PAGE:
A: In the event of a grouped consignment containing regulated plants and plant products DAFM may have to carry out a full strip/breakdown of the container/side curtain/refer. To ensure speedy processing we encourage importers to ensure that the regulated plants and plant products in the consignment are easily accessible to enable the phytosanitary inspectors to carry out their work in an efficient manner and avoid having to carry out a full strip/breakdown.
Q: Do I have customs obligations when importing plants and plant products from the UK? If so, where do I find out what I need to do?
A: Yes, when importing plants and plant products from the UK you will have certain obligations to fulfil from a customs perspective. Please click here for more details.
Q: What is a SAD?
A: SAD stands for Single Administrative Document which is a form used for customs declarations in the EU. Please click here for more details.
Q: What is a CN code?, and where can I find the correct CN code for my product?
A: CN stands for combined nomenclature. It is the common nomenclature of the EU and is an 8 digit product classification of goods in export declarations to meet the requirements of Common Customs Tariff and the EU’s external trade statistics. To find out what CN code applies to your commodity, using the advanced search option, you can access the EU database for CN codes here.
Q: I am a non-commercial importer and I wish to bring cut flowers home from a third country (non-EU) what do I need to do?
A: There are many thousands of species of cut flowers, some are regulated others are not, so it’s not possible to tell you until we know the specific details. Please submit your query via email to firstname.lastname@example.org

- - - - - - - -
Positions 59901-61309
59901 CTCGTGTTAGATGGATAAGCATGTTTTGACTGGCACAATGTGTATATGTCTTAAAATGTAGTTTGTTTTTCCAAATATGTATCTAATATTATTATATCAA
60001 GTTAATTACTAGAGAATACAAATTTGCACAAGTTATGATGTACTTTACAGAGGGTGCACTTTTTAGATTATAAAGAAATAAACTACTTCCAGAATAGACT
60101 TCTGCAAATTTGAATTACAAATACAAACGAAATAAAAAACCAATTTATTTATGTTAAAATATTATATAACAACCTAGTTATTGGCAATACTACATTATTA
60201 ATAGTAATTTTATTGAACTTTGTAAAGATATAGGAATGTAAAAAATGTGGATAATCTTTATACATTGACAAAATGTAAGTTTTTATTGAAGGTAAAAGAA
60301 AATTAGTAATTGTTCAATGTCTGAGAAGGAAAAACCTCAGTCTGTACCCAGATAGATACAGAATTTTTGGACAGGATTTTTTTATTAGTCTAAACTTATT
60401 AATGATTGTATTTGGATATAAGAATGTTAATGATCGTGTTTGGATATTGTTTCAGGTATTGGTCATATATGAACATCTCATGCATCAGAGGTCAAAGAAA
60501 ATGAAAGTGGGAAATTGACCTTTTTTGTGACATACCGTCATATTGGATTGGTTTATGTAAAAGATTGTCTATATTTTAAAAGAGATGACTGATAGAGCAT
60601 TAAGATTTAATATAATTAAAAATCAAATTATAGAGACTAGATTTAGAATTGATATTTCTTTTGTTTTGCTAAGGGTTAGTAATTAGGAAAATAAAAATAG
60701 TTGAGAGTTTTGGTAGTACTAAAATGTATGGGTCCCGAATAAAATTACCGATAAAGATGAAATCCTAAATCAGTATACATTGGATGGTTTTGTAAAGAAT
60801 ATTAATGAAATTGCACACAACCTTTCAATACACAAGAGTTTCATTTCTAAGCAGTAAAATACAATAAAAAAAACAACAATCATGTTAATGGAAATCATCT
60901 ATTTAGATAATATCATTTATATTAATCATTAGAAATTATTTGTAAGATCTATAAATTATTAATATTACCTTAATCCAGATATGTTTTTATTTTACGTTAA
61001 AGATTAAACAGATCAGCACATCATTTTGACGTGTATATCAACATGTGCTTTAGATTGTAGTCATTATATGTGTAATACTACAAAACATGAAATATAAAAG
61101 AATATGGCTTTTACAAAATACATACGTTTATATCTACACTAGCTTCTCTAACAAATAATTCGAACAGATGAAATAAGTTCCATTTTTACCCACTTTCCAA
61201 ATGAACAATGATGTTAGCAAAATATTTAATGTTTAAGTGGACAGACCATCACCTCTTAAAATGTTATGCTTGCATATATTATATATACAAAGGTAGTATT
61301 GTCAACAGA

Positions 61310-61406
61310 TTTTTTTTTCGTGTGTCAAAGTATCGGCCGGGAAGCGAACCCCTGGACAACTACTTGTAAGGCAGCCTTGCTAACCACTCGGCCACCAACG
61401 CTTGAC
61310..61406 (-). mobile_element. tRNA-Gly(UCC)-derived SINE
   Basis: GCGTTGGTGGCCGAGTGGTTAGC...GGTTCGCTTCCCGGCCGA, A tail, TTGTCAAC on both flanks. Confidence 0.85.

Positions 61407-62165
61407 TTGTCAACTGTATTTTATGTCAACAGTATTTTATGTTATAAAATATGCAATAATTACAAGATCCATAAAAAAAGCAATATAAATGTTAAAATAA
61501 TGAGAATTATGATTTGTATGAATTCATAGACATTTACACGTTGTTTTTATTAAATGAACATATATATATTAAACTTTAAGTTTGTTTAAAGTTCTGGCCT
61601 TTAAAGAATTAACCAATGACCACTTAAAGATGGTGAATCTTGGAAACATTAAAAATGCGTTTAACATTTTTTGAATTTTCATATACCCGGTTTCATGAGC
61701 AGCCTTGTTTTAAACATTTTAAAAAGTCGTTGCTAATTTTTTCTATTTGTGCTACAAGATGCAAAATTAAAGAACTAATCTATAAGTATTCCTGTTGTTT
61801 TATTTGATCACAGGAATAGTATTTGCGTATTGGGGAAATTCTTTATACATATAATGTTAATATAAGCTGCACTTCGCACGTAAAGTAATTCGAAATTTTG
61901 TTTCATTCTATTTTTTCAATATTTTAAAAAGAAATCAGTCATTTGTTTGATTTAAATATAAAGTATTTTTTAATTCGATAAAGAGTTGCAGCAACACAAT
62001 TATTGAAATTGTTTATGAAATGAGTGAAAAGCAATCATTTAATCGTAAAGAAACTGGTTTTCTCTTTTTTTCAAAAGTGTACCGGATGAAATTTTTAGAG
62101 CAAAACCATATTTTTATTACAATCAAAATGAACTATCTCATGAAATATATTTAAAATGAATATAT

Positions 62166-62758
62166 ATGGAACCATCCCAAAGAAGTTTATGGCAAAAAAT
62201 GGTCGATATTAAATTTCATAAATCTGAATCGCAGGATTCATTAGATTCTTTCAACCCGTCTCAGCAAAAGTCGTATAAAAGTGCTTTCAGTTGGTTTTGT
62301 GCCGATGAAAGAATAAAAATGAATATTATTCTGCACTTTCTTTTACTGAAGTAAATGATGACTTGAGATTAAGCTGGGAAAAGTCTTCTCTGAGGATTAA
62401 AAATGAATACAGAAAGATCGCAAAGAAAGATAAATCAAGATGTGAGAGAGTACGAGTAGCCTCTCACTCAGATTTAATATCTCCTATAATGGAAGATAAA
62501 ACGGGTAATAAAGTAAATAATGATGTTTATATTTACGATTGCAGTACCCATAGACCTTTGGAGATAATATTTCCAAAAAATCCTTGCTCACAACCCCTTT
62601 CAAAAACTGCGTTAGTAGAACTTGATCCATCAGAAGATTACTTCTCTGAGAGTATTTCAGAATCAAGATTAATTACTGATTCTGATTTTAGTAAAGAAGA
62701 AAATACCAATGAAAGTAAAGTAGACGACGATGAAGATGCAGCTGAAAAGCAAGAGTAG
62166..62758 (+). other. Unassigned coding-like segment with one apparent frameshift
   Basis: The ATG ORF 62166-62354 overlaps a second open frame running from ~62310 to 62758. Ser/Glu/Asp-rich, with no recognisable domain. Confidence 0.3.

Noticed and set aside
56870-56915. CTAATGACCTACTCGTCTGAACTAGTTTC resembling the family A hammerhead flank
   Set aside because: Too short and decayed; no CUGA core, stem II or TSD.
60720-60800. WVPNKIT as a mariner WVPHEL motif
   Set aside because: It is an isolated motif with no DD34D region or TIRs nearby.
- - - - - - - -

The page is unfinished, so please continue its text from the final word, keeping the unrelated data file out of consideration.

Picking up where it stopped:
Q: Post import checks I noted unusual occurrence of harmful organisms (pests or diseases) on my consignment. Who do I contact?
A: Immediately contact the Department of Agriculture, Food and the Marine at email address email@example.com or by telephone 01-5058885.
Q: What is a Plant Passport?
A: A Plant Passport is an official label issued by producer and authorised by the competent authority or NPPO, with gives evidence that the provisions of the EU Directives relating to plant health standards and special requirements are satisfied and which are:
Standardised at the Community level for different types of plants or plant products, and Issued in accordance with the implementing rules governing the details of the procedure for issuing plant passports.
Q: What does a Plant Passport look like? And where can I find it on a consignment of plants?
A: Typically a plant passport can be attached to the plant in the format below or referenced in the associated documentation i.e. the invoice or the delivery docket.
Q: What is a protected zone?
A: A zone in the Community, which has been recognised by the EU as being: One in which one or more harmful organisms referred to in the Plant Health Directive, which are established in one or more parts of the Community, do not occur despite favourable ecological conditions for them to establish. In which there is a danger that certain harmful organisms will establish themselves, given propitious ecological conditions, for particular crops despite the fact that these harmful organisms are not endemic or established in the European Community.